Development of an Instrument for Rapidly Detecting Cryptosporidium in Drinking Water

Cryptosporidium is a waterborne microorganism which causes severe diarrhoea and can be fatal for immuno-compromised individuals, infants and young children. It is estimated that Cryptosporidium contamination of drinking water results in 250-500 million cases each year in developing countries and 60,000 in the UK alone. The Cryptosporidium organism has a thick outer wall that is resistant to many conventional water treatment methods, and outbreaks are a problem even in the developed world, negatively impacting population health and economic development - daily monitoring of the water supply is required.

Current Cryptosporidium detection methods are expensive and highly time-consuming - requiring microscopic examination by skilled scientists. Furthermore, these techniques lack species and viability information, which is essential to make well-informed public health decisions. There is, therefore, a pressing need for an instrument capable of rapidly analysing drinking water samples for the presence, species and viability of Cryptosporidium microorganisms.

In this project we will develop a novel instrument capable of rapidly detecting Cryptosporidium microorganisms in drinking water. The instrument will operate using Raman spectroscopy, a well established laser spectroscopy technique. In Raman spectroscopy, a laser is fired at the sample of interest, some of the photons scatter inelastically from the molecules in the sample, losing energy by inducing vibrations in the sample molecules. The scattered photons are shifted in wavelength (as first observed by Sir Chandrasekhara Venkata Raman, winner of the 1930 Nobel prize for Physics) and the spectrum of scattered light acts as a molecular "fingerprint", containing highly specific information about the molecular composition and bond structure of the sample.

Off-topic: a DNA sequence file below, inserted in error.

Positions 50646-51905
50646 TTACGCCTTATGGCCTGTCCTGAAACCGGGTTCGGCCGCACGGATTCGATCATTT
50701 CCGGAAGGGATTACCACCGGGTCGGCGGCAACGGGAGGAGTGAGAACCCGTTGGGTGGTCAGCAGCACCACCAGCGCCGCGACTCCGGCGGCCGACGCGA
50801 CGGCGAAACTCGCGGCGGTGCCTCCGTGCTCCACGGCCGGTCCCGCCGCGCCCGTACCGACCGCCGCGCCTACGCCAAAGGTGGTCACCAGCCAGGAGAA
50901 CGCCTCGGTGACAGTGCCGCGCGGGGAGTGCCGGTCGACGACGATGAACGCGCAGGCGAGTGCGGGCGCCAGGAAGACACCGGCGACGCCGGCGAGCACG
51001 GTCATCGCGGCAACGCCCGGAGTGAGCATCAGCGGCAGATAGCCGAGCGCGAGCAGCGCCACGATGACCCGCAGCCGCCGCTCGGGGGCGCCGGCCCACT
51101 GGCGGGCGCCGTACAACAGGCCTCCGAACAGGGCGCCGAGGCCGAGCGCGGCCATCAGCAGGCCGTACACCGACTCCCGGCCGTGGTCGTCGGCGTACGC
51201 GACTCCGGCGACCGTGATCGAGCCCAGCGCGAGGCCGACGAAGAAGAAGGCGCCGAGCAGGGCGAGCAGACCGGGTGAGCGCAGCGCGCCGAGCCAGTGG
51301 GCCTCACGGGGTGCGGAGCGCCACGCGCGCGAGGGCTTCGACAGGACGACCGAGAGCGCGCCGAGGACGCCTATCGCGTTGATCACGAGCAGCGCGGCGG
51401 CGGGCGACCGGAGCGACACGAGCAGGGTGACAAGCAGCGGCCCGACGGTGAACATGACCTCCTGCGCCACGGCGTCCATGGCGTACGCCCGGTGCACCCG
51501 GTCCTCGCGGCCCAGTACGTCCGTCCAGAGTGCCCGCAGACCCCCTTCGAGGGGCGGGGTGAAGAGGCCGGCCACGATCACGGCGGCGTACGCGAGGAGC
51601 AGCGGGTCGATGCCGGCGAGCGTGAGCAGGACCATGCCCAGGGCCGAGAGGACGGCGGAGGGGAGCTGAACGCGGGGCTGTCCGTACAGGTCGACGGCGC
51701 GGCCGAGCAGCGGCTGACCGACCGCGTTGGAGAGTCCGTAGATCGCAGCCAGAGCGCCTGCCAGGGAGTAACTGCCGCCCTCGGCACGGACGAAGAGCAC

Work has already been conducted which demonstrates that Raman spectroscopy can be used to identify Cryptosporidium in drinking water, but current instruments are too slow for real world applications. In this project we will build a new type of Raman spectroscopy instrument capable of measuring the Raman spectra of hundreds of points simultaneously. This instrument will facilitate the rapid testing capability necessary for real world water testing applications, providing detailed test information in a few hours.

Principal Investigator: 

Dr Robert Henderson

Research Institutes: 

  • Integrated Micro and Nano Systems

Research Themes: 

  • Sensors